The art of Roland Cat

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The Rime of the Ancient Mariner (Axium, 1969).

The work of French artist Roland Cat is less Surreal—although some of it could be classed as such—than Fantastic in a manner similar to that of contemporaries such as Michel Henricot, Jean-Pierre Ugarte, Jean-Marie Poumeyrol, Gérard Trignac and others. Art of this nature receives support and encouragement from the French to a degree which often seems inversely proportional to the ignorance it receives from the Anglophone art world. For years the only example of Cat’s work I’d seen was the picture that Dave Britton used on the cover of the Savoy edition of New Worlds magazine in 1979. The examples here are the result of a web trawl, hence the missing titles and dates.

The Coleridge illustration above was for a volume that was part of a series produced by a French publisher in 1969, each edition of which was illustrated by a different artist. This forum post has more details. For more about Roland Cat see this short appraisal at Visionary Review.

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Sleep (1980).

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Dagon (Belfond, 1987).

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The art of Mark Reep

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Crossing.

Artist Mark Reep sent me a link recently to his gallery of meticulous pencil and charcoal drawings which he calls “dreams in black and white”. The combination in many of these of isolated settings with minor architectural features is something I always enjoy seeing but don’t find often enough. Offhand I can think of Gérard Trignac‘s equally meticulous etchings, and Jean-Pierre Ugarte‘s paintings. Mark Reep has cards and prints of his drawings and photographs available for purchase at Bluecanvas and Redbubble.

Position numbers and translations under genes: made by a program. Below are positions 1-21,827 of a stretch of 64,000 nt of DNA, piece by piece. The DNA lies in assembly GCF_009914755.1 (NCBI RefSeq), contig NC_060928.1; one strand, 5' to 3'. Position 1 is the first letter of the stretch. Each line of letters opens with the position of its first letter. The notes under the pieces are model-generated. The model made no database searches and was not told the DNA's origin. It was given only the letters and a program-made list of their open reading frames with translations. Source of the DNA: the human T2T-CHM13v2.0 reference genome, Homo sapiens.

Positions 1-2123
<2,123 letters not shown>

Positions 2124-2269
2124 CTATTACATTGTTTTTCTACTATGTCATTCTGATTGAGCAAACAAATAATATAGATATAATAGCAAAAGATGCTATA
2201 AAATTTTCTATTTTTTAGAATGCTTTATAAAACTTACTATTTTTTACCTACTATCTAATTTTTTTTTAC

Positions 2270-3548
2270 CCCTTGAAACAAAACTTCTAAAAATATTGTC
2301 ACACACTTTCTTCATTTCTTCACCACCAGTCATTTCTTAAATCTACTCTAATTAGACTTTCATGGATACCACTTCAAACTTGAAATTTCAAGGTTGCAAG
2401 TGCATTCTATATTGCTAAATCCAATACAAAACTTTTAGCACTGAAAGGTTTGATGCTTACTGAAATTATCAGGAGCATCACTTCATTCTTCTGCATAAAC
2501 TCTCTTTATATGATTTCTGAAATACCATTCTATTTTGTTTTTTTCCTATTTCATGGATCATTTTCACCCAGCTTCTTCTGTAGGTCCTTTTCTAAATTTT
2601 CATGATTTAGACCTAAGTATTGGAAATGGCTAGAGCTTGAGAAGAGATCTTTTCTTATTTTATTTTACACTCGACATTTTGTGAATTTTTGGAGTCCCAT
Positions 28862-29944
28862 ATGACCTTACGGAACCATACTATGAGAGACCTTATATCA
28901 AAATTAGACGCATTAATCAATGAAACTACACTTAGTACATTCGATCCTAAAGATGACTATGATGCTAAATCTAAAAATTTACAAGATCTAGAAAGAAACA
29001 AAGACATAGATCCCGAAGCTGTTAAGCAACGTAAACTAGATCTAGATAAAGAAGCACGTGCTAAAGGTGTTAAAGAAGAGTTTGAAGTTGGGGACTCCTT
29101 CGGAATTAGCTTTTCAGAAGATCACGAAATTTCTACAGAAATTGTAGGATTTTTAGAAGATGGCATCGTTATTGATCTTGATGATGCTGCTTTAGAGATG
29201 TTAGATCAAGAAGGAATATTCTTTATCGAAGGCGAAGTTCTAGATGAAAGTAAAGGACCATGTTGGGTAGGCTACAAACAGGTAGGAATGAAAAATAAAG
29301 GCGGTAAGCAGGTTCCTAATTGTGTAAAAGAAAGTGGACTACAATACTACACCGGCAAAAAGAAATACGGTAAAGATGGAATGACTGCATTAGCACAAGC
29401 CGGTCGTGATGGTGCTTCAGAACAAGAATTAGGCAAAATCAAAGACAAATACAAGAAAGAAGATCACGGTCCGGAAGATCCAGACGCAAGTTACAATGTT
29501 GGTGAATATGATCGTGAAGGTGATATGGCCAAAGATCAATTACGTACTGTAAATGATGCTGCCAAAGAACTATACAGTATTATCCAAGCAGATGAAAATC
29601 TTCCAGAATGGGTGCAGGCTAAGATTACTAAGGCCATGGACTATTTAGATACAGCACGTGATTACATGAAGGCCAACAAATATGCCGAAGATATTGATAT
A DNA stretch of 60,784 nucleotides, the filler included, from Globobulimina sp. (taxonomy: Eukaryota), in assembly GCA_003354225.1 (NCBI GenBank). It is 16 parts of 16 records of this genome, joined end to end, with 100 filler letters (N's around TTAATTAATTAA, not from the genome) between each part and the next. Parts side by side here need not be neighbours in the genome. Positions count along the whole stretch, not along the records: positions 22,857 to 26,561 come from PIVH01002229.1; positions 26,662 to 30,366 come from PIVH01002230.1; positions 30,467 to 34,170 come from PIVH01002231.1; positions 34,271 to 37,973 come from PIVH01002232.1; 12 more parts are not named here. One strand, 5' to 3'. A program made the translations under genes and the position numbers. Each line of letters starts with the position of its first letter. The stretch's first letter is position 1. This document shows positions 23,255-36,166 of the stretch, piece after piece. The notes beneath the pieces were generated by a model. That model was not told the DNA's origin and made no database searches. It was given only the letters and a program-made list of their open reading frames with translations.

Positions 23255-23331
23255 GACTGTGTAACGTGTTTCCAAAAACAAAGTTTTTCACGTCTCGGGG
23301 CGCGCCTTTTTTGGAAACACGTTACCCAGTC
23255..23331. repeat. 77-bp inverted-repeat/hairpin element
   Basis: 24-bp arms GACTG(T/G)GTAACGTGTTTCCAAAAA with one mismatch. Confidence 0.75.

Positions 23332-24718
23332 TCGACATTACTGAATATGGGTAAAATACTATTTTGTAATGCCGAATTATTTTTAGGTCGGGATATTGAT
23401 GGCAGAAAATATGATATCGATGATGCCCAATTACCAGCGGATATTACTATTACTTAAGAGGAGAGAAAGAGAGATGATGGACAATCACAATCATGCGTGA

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Abandoned Waterworks.

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Not All The Old Doors.

Previously on { feuilleton }
The art of Gérard Trignac

The art of Arnau Alemany

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La raffinerie.

Since his first exhibition in Barcelona in 1978, Spanish artist Arnau Alemany has dedicated himself solely to painting. In recent years, he has shown in Barcelona, Madrid, Paris, Lyon, San Francisco, New York, Chicago and Valencia, receiving second prize in the 1991 Montecar Biennial. A collection of his work also hangs in the prestigious Museum of Spanish Contemporary Art in Japan. Beginning the creative process, Alemany creates an imaginary urban landscape, either with signs of destruction or general abandonment, which are the artist’s expressions of the incompetence of city planning. Above all, he hopes to show that visual surprise is possible, through the use of magical realism.

Elsewhere on { feuilleton }
The fantastic art archive

Previously on { feuilleton }
The art of Gérard Trignac
The art of Jean-Pierre Ugarte

The art of Jean-Marie Poumeyrol

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L’abattoir.

From ‘Visionary Art in France’, The Visionary Review, Fall 2004:

Poumeyrol shares with Margotton a fascination for the interior landscape, where dimly illuminated grottos resonate with the remains of past epochs. And yet, his barren and abandoned spaces are often redolent with signs of the artists’ own lost memories.

In his early works, Jean-Marie Poumeyrol was recognized as a master of erotica, combining hallucinogenic and macabre imagery in an unparalleled manner. But, in his maturity, the artist has displayed a marked fascination for landscapes, particularly the enclosed spaces of sewers, industrial waste and disposal plants. Yet, the amazing accuracy and finesse of rendering which enlivened his early works has not left him and, if anything, only increased with age.

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